April 25, 2017

300,000 obeying devices: Hajime is conquering the Internet of Things world

Kaspersky Lab research shows massive IoT device peer-to-peer botnet with an unknown end goal

Woburn, MA – April 25, 2017 - Kaspersky Lab has published the results of its investigation into the activity of Hajime, an Internet of Things (IoT) malware that is building an enormous peer-to-peer botnet. Although the end goal remains unknown, the botnet has been propagating extensively, currently including almost 300,000 malware-compromised devices that can be used at the malware author’s disposal, without the victim’s knowledge.

Hajime, meaning ‘beginning’ in Japanese, showed first signs of activity in October 2016. As an advanced and stealthy family, it uses different techniques – mainly brute-force attacks on device passwords – to infect devices, and then takes a number of steps to conceal itself from the compromised victim.

Since its inception, Hajime has been developing new propagation techniques. There is no attacking code or capability within the malware, only a propagation module. As it takes over IoT devices, it makes them part of its peer-to-peer botnet, which is a decentralized group of compromised machines discreetly performing spam or DDoS attacks.

According to Kaspersky Lab researchers, Hajime does not exclusively attack a specific type of device, but rather any device on the internet. Nevertheless, malware authors are focusing their activities on certain devices, including Digital Video Recorders, web cameras and routers. However, Hajime avoids several networks, including those of General Electric, Hewlett-Packard, the US Postal Service, the United States Department of Defense, and a number of private networks.

Infections had primarily come from Vietnam (over 20%), Taiwan (almost 13%) and Brazil (around 9%) at the time of research. Most of the compromised devices are located in Iran, Vietnam and Brazil. Throughout the research period, Kaspersky Lab revealed at least 297,499 unique devices sharing the Hajime configuration.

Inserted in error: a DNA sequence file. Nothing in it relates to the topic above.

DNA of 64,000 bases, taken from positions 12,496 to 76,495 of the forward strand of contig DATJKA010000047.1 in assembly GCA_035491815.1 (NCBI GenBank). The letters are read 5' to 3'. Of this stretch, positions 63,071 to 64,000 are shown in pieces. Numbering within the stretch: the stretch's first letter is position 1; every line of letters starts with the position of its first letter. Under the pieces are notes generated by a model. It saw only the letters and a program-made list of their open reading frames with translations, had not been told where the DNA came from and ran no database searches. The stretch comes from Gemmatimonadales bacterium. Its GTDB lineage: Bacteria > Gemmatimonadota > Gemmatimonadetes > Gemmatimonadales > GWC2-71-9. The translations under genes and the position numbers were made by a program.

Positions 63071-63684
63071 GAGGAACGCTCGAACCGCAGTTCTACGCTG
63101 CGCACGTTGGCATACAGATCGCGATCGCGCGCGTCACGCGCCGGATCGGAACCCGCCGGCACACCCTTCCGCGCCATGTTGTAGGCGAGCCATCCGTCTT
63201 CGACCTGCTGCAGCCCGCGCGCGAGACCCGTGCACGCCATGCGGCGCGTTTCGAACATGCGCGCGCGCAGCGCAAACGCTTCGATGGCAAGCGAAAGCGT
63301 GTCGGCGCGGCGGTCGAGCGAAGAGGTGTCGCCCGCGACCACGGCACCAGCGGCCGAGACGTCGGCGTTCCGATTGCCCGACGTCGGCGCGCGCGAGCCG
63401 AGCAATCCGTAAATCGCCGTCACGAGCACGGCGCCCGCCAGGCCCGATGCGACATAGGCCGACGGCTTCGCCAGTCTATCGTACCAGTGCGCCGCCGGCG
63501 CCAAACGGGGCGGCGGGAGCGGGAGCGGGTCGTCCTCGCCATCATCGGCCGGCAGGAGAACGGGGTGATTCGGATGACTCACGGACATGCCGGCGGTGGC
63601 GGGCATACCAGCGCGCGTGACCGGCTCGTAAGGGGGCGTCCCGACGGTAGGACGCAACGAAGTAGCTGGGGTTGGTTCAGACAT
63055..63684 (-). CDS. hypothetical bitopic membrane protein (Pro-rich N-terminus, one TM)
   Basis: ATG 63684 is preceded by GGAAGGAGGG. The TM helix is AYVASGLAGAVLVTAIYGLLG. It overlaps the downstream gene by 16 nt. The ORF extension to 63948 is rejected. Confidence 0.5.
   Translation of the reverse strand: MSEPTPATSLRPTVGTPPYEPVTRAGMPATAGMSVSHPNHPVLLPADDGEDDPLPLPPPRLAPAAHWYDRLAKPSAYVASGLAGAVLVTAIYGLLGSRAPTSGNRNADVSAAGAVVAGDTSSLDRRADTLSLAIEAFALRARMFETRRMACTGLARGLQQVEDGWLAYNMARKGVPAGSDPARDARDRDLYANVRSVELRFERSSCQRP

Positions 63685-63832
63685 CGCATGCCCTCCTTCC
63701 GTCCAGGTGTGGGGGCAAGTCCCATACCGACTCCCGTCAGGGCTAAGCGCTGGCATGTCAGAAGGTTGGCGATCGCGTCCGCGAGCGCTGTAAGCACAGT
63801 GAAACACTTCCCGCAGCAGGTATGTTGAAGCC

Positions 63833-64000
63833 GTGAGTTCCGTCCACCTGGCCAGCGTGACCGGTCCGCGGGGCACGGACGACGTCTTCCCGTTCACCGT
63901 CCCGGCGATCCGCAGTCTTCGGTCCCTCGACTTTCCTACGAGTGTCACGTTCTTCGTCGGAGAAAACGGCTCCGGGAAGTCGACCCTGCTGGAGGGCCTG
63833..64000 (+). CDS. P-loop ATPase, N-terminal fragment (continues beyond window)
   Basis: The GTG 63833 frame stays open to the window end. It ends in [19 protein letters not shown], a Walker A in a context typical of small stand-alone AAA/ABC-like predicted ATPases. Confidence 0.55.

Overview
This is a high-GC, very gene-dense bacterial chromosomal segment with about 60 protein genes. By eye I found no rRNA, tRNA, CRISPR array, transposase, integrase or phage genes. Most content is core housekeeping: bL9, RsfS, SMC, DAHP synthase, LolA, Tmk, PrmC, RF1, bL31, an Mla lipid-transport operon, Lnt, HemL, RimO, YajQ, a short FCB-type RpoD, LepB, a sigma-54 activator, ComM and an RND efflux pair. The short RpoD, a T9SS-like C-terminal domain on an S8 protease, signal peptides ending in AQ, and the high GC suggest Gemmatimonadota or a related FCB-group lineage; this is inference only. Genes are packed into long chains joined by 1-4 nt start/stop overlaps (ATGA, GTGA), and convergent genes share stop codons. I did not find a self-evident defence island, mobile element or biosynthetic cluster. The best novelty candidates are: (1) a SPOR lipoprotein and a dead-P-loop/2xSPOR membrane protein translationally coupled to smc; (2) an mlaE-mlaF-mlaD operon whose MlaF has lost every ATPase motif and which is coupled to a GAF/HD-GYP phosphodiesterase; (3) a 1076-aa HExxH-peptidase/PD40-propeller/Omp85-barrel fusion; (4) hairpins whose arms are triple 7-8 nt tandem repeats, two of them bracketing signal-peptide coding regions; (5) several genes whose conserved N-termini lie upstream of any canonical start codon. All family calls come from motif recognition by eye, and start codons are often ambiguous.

“The most intriguing thing about Hajime is its purpose,” said Konstantin Zykov, senior security researcher, Kaspersky Lab. “While the botnet is getting bigger and bigger, its objective remains unknown. We have not seen its traces in any type of attack or additional malicious activity. Nevertheless, we advise owners of IoT devices to change the password of their devices to one that’s difficult to brute force, and to update their firmware if possible.”

To learn more about Hajime botnet, read the blog post available at Securelist.com.

About Kaspersky Lab

Kaspersky Lab is a global cybersecurity company founded in 1997. Kaspersky Lab’s deep threat intelligence and security expertise is constantly transforming into security solutions and services to protect businesses, critical infrastructure, governments and consumers around the globe. The company’s comprehensive security portfolio includes leading endpoint protection and a number of specialized security solutions and services to fight sophisticated and evolving digital threats. Over 400 million users are protected by Kaspersky Lab technologies and we help 270,000 corporate clients protect what matters most to them.

Learn more at www.kaspersky.com.

For the latest in-depth information on security threat issues and trends, please visit:

Securelist | Information about Viruses, Hackers and Spam

Follow @Securelist on Twitter

Threatpost | The First Stop for Security News

Follow @Threatpost on Twitter

Media Contact

Sarah Kitsos

781.503.2615

sarah.kitsos@kaspersky.com

Articles related to Virus News